Johnny Coast can improvise, and in this he possesses a quality that is essential for most successful frame builders.
Based in Brooklyn, New York, it might seem less than obvious that Coast’s niche is the randonnee bicycle, which is more often seen on countryside lanes rather than in a dense concrete jungle, but when the rando opportunity presented itself several years ago, he took it and here he is. The point of all this is that randonnee bikes often have retro features and require parts that are out of the mainstream.
For example, centerpull brakes. Coast has produced a neat cable hanger mounted below the headset assembly, since the old Mafac hangers were getting harder and harder to find.
More recently, Johnny has come up with a neat front derailleur clip. “I built a frame with a drive-train in mind. Then halfway through, when the frame came back from the painter, I changed my mind. I saw a Suntour XCD derailleur, and I want those. But they’re only available with braze-on fittings. I didn’t have a braze-on tab on the bike, I hadn’t thought of that, I’d been thinking of something else. So, there’s an adapter you can buy with a clamp-on, but they don’t match my style and mostly they’re made for oversize tubes, I don’t have those, so you need a plastic shim, which if you’re not careful can kink your seat tube. So I made my own. I made a little hinge out of stainless steel, took some Columbus XCR stainless tubing and modified it a little. I like how the Campy clamp-on has a little delta shape, so I kind of copied that in a nod to the old Campy clamp-ons.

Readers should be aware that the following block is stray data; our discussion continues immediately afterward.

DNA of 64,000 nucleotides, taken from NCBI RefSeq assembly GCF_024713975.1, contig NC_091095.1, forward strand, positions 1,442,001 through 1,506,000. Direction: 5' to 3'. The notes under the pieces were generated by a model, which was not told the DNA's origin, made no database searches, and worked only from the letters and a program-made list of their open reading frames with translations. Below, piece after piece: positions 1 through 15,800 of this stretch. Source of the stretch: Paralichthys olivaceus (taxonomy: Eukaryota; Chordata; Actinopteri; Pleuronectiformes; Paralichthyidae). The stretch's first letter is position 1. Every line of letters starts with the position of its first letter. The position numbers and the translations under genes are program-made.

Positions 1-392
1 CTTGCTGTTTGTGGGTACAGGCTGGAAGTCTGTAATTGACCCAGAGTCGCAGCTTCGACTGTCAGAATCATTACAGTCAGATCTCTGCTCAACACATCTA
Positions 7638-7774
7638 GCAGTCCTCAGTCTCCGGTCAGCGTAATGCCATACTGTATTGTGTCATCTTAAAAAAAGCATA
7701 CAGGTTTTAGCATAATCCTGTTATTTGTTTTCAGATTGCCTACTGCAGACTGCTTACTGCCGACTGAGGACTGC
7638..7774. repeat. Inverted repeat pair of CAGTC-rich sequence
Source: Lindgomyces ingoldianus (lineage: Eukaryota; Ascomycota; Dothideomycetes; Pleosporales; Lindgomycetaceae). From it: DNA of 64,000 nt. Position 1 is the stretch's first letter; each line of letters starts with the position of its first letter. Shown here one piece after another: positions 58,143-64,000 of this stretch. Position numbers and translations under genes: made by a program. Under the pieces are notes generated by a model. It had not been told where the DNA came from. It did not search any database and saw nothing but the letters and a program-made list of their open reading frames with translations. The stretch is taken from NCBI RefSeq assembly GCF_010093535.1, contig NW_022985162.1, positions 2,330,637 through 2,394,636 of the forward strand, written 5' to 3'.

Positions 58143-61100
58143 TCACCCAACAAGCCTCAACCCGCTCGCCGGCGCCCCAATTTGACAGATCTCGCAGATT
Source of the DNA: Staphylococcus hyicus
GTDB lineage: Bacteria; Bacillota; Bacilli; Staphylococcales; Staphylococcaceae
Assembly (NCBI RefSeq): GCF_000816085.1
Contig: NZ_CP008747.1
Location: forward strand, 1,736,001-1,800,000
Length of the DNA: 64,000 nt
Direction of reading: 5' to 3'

It fits well, it’s stainless steel… It’s not an invention of mine, it’s something I’ve modified and gave it my spin.”
The XCD front derailleur, with the Coast clip also features on a lightweight randonnee bike he is showing at the Philly Bike Expo.